While predicting exact fall foliage timing may be tricky, you can get a leg up on your fall vacation by visiting prime viewing locations across Canada. Intensity and pervasiveness of autumn color tend to be best in the eastern parts of Canada; so, although the western provinces have something to offer, if the sole purpose of your visit is to see fall foliage, Ontario, Quebec, or the Maritime provinces are probably your best bet.
Here are 10 of the best spots in Canada to take in the changing colors of autumn leaves, starting in the west and moving east.
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The Rocky Mountains, Alberta
In September and October, the days are warmish and dry in Alberta's Rocky Mountains. The summer crowds have gone home, providing a peaceful atmosphere as you drink in the reds and yellows of the sub-alpine larch and aspen trees.
Try accessible spots like Johnston’s Canyon and Tunnel Mountain near Banff or hike up to Lake Agnes from Lake Louise.
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Algonquin Park, Ontario
The size, beauty, and proximity to Toronto of this 7,725 square kilometer park make it one of the most popular parks in Ontario. Algonquin Park is comprised of dense forests and thousands of lakes and rivers that can only be explored by foot or canoe.
The maple trees are at their best at the end of September or early October, while aspens, tamaracks and red oaks reach their peak in the middle or end of October. Consult the Algonquin Fall Colour Report for fall color activity and specific viewing spots.
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Agawa Canyon, Ontario
The Algoma Central Railroad/Railway's Agawa Canyon trip, which runs north from Sault Ste Marie in northern Ontario, is another excellent way to see the colors around the end of September and beginning of October.
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Fall Foliage Romance by Rail, Toronto - Montreal - Quebec City - Halifax
There is nothing more spectacular or romantic than the dramatic changes autumn brings to the forests of Eastern Canada. Via Rail's special 6-night Fall Foliage vacation features some of Canada's most dramatic viewing spots via popular cities such as Toronto, Montreal, Quebec City, and Halifax.Continue to 5 of 10 below.
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Niagara Parkway, Ontario
The historic Niagara Parkway, or "River Road,” is the route that Winston Churchill called "the prettiest Sunday afternoon drive in the world." This parkway follows the winding curves of the Niagara River, which divides Canada and the U.S.
The loveliest stretch in autumn, between the small towns of Queenston and Niagara-on-the- Lake, reaches its pinnacle of color in early October. Finish your day by tilting back a glass of Niagara Wine.
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The Bruce Peninsula, Ontario
The Bruce Peninsula features one of the best portions of the Bruce Trail - an 800 km (almost 500 mile) hiking trail - that is comprised of splendid Ontario flora, fauna and water vistas. Some of the trees are more than 1,000 years old and in the autumn, especially the end of September to the beginning of October, the colors are something to behold.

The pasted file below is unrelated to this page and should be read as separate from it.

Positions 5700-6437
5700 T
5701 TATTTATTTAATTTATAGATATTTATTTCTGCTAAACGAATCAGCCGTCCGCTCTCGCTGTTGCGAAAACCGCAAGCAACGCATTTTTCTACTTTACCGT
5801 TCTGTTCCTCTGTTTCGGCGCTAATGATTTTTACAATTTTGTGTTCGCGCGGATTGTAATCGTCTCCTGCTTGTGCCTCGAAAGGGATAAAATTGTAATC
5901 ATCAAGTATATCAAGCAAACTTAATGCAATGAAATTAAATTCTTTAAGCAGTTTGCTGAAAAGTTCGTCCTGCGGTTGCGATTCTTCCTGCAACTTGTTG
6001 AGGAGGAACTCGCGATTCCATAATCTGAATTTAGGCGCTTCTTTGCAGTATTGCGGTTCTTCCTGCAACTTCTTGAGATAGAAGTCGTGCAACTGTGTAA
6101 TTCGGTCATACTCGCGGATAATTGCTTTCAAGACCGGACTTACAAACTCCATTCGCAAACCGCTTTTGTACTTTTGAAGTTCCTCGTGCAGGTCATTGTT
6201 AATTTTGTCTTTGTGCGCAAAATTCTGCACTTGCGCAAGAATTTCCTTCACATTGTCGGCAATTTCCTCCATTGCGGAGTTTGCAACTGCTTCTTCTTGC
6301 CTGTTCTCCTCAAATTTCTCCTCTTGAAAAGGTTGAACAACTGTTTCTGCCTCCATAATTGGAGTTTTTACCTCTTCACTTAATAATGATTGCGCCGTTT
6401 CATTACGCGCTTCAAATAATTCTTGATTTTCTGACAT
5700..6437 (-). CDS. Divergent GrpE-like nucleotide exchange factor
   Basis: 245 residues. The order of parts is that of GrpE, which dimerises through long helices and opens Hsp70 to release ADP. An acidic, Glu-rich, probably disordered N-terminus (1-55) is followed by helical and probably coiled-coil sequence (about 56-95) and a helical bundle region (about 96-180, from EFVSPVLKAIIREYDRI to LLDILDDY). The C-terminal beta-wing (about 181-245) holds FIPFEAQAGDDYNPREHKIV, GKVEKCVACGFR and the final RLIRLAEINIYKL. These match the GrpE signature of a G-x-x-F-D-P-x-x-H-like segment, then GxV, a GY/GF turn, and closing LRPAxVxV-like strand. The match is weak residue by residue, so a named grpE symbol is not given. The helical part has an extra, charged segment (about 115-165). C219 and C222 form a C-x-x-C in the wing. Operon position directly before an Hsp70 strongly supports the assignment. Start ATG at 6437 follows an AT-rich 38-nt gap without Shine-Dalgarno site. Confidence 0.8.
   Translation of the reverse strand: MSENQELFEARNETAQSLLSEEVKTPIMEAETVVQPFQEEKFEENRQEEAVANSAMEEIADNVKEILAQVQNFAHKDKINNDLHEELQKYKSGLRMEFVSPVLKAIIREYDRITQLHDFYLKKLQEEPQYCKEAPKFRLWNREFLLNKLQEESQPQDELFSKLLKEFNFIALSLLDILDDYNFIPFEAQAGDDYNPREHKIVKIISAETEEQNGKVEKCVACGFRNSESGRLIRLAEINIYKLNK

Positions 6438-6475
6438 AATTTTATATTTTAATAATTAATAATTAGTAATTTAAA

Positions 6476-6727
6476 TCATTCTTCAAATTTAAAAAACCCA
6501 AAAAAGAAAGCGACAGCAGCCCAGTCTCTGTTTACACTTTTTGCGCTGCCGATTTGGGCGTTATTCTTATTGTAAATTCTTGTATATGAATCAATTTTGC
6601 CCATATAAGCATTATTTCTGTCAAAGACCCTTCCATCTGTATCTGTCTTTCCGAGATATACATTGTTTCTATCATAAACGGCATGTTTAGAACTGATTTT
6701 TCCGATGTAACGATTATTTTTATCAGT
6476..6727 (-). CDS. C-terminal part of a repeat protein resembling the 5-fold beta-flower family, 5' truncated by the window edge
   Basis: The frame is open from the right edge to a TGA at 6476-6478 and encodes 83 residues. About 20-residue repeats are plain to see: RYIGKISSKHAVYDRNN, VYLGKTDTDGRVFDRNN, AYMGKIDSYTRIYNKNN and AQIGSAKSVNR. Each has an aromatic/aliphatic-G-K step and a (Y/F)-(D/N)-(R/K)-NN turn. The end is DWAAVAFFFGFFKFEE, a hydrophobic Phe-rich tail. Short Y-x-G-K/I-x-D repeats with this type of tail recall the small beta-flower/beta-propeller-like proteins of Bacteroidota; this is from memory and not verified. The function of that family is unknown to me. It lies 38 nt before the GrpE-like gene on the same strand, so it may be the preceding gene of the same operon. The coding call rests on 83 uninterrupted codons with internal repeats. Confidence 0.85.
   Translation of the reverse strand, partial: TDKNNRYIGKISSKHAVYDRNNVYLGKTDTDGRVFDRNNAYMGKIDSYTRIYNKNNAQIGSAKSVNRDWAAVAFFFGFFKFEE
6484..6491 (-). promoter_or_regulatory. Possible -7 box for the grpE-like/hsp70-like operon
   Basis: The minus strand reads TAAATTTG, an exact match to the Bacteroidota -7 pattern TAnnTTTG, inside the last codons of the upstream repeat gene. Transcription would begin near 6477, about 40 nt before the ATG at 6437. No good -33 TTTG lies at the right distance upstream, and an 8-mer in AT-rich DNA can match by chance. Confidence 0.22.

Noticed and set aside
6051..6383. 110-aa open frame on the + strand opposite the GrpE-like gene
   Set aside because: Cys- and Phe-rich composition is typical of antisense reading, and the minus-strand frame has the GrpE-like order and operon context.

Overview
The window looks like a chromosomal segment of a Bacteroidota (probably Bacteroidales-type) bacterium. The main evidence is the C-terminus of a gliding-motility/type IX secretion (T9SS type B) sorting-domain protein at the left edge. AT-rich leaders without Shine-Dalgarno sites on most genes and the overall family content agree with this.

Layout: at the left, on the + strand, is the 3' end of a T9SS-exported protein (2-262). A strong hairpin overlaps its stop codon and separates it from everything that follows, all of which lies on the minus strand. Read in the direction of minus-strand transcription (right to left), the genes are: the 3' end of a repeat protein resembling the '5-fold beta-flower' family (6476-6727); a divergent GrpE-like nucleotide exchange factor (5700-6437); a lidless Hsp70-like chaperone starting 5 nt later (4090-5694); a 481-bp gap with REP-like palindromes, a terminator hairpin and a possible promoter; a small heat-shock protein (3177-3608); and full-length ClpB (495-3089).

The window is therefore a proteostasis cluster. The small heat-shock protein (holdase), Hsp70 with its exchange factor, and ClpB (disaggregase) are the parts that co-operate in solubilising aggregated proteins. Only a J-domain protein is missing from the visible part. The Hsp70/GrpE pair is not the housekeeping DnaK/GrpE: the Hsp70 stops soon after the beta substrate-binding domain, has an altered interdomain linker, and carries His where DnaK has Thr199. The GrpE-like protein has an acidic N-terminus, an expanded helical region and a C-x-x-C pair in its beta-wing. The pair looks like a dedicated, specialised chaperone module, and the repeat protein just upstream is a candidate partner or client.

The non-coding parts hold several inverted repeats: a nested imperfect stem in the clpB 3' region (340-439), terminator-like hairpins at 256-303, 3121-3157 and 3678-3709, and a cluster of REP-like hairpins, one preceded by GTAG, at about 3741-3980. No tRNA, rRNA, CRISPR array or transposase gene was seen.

Check the Ontario Parks Fall Color Report for autumn color activity and great viewing spot suggestions.
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The Laurentian Mountains, Quebec
Québec is famous for its autumn colors because of the sugar maple trees. Also prevalent are the provincial yellow birch and the American beech. Try the Laurentian Mountains for one of the most beautiful displays of fall foliage in North America. Colors begin their peak at the end of September and continue until mid- to late-October in lower elevations and more southern locations. Celebrate the season by visiting resort town Mont-Tremblant for its annual Symphony of Colours festival.
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Prince Edward Island
Prince Edward Island (PEI) forests have an exceptional range of colors in autumn. The warm waters of the Gulf of St. Lawrence and the Northumberland Strait give PEI a relatively moderate climate and help create one of the longest fall foliage periods in northeastern North America. In addition, PEI's forests are bear-free and there are no deer or moose, ensuring a safe, hunter-free environment. Consult the PEI Fall Foliage Website for details.Continue to 9 of 10 below.
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The Cabot Trail, Cape Breton Island, Nova Scotia
Hailed as one of the world's most beautiful drives, the Cabot Trail winds around Cape Breton's northern shore and rewards fall color seekers in a spectacular way. Fiery reds, oranges, crimsons and golds blanket the highlands and reach their peak the first or second week of October.
Try visiting Cape Breton Highlands National Park or Kejimkujik National Park and National Historic Site. Consult the Nova Scotia Fall Foliage Report for detailed autumn color activity.
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Fundy Coastal Drive, New Brunswick
Like the Cabot Trail, the Fundy Coastal Drive is another outstanding maritime journey. See some of the highest tides in the world and enjoy the vivacious reds and deep pumpkin oranges, which are at their best the first two weeks of October during Canada’s Thanksgiving Weekend. Tree variety and colors are similar to New England's, yet crowds are minimal in New Brunswick by comparison. See a map of New Brunswick and learn more about New Brunswick in the fall.